December 2015/January 2016 Editor's Letter: The Standouts
W's editor-in-chief talks self-expression in the Art and Fashion issue.
I’m not sure if it’s a consequence of the social media revolution—and its attendant obsession with voyeurism and exhibitionism—but flaunting our differences in a very public way is at the center of the conversation today. From media sensations like Caitlyn Jenner to outspoken stars like Nicki Minaj, it’s clear that individuality reigns supreme. When we started working on our annual Art and Fashion issue, we didn’t have a precise unifying concept in mind, but as the stories started coming in, we realized they were all connected to the idea of self-expression.
Just consider Gucci’s new creative director, Alessandro Michele, and the approach he’s taking to redefine the historic brand. In both his personal look and in his work, Michele channels fluid gender roles, a romantic sensibility, and a curiosity of spirit that bring to mind a Renaissance man curating the perfect cabinet of curiosities. When the writer David Amsden followed Michele from the Gucci headquarters, in Milan, to the futuristic landscape of Shanghai for the opening of a museum exhibition that Michele had co-curated, he discovered a designer who looks like a guru, has the passion of an artist, and speaks like a philosopher. But examine his perfectly crafted clothes and statement accessories—fur-lined horse-bit loafer, anyone?—and it becomes clear that Michele is also a real insider who understands the fashion landscape better than most.
Tara Subkoff has been obsessed with stardom practically since birth. You may remember her as half of the controversial fashion duo Imitation of Christ, which staged some of the most inventive shows of the early aughts, or as an actress, appearing in films such as The Cell and The Last Days of Disco. Subkoff is very much back on the scene, straddling the worlds of art and Hollywood since marrying the blue-chip artist Urs Fischer and directing the film #Horror, now in theaters. As Lynn Hirschberg discovered in “The Art of Being Tara”, Subkoff has pursued her artistic desires with unflinching determination, allowing nothing to stand in her way.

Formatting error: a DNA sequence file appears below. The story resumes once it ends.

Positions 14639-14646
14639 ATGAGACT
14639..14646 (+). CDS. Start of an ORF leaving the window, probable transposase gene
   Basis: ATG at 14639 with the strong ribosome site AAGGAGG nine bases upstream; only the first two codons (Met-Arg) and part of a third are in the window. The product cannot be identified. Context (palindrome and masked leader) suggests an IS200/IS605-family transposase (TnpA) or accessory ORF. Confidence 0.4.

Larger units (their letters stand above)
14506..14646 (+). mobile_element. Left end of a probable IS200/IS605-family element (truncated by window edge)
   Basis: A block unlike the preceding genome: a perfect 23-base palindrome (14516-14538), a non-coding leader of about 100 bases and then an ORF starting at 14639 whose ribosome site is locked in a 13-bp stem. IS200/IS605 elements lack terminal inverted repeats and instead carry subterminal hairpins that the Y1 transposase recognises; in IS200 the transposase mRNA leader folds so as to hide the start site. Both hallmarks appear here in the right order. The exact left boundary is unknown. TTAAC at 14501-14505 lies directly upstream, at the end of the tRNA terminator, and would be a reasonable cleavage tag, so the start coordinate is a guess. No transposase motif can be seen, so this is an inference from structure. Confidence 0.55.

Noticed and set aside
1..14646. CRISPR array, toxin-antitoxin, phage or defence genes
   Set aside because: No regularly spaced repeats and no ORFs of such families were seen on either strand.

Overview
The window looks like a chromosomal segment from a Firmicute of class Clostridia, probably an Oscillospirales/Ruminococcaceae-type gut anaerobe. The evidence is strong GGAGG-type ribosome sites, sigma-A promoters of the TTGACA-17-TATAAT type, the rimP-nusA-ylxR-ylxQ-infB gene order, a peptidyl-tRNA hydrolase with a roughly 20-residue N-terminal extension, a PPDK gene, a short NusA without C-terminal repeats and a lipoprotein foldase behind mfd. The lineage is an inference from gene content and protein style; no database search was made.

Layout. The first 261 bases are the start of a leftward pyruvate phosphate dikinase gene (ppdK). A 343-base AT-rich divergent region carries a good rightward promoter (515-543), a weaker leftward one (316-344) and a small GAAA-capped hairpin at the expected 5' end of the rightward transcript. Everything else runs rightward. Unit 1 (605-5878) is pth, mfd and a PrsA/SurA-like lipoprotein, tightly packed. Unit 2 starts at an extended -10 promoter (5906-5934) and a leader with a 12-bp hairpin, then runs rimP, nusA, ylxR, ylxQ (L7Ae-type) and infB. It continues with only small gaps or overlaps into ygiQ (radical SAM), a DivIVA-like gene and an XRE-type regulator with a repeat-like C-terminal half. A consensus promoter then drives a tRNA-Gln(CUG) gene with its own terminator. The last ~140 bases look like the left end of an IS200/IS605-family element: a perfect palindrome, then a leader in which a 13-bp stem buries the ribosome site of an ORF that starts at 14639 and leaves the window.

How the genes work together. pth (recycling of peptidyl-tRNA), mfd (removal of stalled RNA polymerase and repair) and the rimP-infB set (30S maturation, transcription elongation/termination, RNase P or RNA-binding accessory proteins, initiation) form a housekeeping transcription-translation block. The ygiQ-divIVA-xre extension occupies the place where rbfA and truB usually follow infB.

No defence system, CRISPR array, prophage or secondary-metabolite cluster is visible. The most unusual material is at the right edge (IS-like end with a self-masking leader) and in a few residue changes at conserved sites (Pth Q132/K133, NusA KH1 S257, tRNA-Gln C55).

Similarly (though perhaps less intentionally), one of her generational peers, Harmony Korine, has moved seamlessly between art and cinema, breaking all the rules—or, rather, creating his own. Korine shot to fame 20 years ago as the screenwriter of the infamous movie Kids and made a splash again in 2012 as the director of the box office surprise Spring Breakers. All along, he has been quietly making and collecting art; he also recently bought a warehouse in Nashville, where he will host exhibitions and nurture an artistic community. Even the mega dealer Larry Gagosian has taken notice, bringing Korine into his prestigious stable of artists.
This month, during Art Basel Miami Beach, everyone will wonder how the hotelier Alan Faena, in his flowing white linen outfits and fedoras, managed to transform a large swath of Miami Beach into an ultra-luxurious real estate empire that encompasses a hotel, private residences, stores, and an arts center. As writer Holly Brubach discovered, Faena did it his way. He started out as a fashion designer in his native Argentina, where he eventually transformed a decrepit Buenos Aires neighborhood into a vibrant cultural destination. For his infinitely more ambitious Miami project, Faena and his wife, the art consultant Ximena Caminos, managed to enlist talents as diverse as Rem Koolhaas and Baz Luhrmann to make their extravagant fantasies a reality.
Who better than Cate Blanchett to round out this group of dreamers? She has taken on such varied roles—Queen Elizabeth, Bob Dylan, a modern-day Blanche DuBois in Blue Jasmine—that it’s impossible to pigeonhole her. She currently plays the lead in Todd Haynes’s movie Carol: a high-society lady who falls in love with a much younger, working-class woman, played by Rooney Mara, in the ultra-conservative 1950s. Blanchett brings to light all the identity and social issues of an era when being different, and showing it in public, had far more painful consequences than not being liked on Instagram.